From plum crumble to jam and chutney, we’ve got plenty of plum-packed recipe ideas. British plums are soft-fleshed and loose-stoned and can be divided into two groups: sweet ‘dessert’ varieties such as Avalon and sweet-sour ‘cooking’ plums such as Czar. Out-of-season imported plums belong to a different prunus family that originated in Japan. They are sweet, large, round, firm-fleshed, cling-stoned plums.
The British plum season starts in late July with the Opal variety and finishes in mid-to late-September with the Marjorie Seedling. Each variety has a 2-3 week season.
British plums develop an intense flavour when cooked. They make excellent jam, jelly and fruit cheese, but can also be bottled. Strong spices such as star anise, cloves, vanilla, cinnamon and black pepper all taste good with poached plums. Cream and custard based accompaniments such as ice cream or rice pudding balance their flavour. Out-of-season imported plums can be cooked, but are much sweeter and taste best eaten raw.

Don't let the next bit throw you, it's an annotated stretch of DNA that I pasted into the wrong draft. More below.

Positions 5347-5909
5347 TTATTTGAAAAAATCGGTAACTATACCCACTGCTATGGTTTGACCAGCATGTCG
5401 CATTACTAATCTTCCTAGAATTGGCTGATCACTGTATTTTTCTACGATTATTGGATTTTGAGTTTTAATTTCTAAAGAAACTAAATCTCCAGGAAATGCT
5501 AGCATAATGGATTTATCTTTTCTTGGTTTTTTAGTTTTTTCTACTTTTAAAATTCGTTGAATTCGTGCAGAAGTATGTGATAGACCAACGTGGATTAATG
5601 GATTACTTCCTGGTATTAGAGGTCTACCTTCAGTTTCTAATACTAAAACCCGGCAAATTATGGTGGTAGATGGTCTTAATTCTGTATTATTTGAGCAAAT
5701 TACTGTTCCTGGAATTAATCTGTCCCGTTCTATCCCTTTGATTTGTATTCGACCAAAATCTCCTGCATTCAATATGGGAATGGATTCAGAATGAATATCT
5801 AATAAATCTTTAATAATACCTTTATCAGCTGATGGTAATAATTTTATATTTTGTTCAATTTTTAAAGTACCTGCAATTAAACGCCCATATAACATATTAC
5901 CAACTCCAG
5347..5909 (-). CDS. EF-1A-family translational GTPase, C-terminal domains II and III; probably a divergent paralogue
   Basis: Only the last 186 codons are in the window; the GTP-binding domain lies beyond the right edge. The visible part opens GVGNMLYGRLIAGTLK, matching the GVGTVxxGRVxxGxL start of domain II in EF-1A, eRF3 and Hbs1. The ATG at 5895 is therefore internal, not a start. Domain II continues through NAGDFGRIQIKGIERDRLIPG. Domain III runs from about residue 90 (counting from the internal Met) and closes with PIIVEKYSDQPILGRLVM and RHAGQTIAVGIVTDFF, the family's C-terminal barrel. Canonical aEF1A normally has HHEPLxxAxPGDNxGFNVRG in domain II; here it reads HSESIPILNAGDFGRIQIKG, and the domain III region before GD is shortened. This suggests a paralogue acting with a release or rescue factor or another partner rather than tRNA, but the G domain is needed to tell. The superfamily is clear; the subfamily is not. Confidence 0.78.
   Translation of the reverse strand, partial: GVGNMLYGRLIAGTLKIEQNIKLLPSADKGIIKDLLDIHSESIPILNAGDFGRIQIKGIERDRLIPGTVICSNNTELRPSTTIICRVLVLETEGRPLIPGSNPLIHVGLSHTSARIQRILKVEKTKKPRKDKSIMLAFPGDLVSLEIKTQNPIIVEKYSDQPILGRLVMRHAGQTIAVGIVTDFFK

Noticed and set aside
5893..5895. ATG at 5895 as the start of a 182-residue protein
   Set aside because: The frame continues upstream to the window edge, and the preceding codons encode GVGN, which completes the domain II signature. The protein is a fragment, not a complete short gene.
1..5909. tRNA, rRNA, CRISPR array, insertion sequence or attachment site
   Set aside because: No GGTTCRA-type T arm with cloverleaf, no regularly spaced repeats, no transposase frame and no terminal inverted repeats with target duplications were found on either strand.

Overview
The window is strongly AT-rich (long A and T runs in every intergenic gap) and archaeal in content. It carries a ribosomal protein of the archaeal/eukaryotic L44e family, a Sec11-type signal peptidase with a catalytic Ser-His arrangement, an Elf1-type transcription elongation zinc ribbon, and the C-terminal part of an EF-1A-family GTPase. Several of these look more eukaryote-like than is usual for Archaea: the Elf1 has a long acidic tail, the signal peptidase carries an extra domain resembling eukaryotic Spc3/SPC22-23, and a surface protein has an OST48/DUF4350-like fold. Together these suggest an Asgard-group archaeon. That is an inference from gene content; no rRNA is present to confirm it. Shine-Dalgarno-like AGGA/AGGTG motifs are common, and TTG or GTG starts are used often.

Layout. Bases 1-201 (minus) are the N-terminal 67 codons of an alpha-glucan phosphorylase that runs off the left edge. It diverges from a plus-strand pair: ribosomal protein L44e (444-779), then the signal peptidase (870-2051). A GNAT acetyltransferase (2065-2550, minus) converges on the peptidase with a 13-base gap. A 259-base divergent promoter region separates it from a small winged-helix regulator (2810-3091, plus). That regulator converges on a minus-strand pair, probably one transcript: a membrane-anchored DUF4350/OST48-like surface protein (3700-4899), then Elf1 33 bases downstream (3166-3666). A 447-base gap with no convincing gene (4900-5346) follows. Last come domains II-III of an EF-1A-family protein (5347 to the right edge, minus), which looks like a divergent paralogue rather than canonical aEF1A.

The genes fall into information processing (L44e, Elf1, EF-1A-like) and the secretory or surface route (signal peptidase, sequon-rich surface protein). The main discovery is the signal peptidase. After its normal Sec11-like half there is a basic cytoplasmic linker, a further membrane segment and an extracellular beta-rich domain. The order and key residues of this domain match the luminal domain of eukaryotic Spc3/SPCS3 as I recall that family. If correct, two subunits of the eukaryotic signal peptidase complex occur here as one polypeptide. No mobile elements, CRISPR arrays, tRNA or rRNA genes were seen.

Article by Sybil Kapoor
Type the ingredients you want to use, then click Go. For better results you can use quotation marks around phrases (e.g. "chicken breast"). Alternatively you can search by chef, programme, cuisine, diet, or dish (e.g. Lasagne).
This page is best viewed in an up-to-date web browser with style sheets (CSS) enabled. While you will be able to view the content of this page in your current browser, you will not be able to get the full visual experience. Please consider upgrading your browser software or enabling style sheets (CSS) if you are able to do so.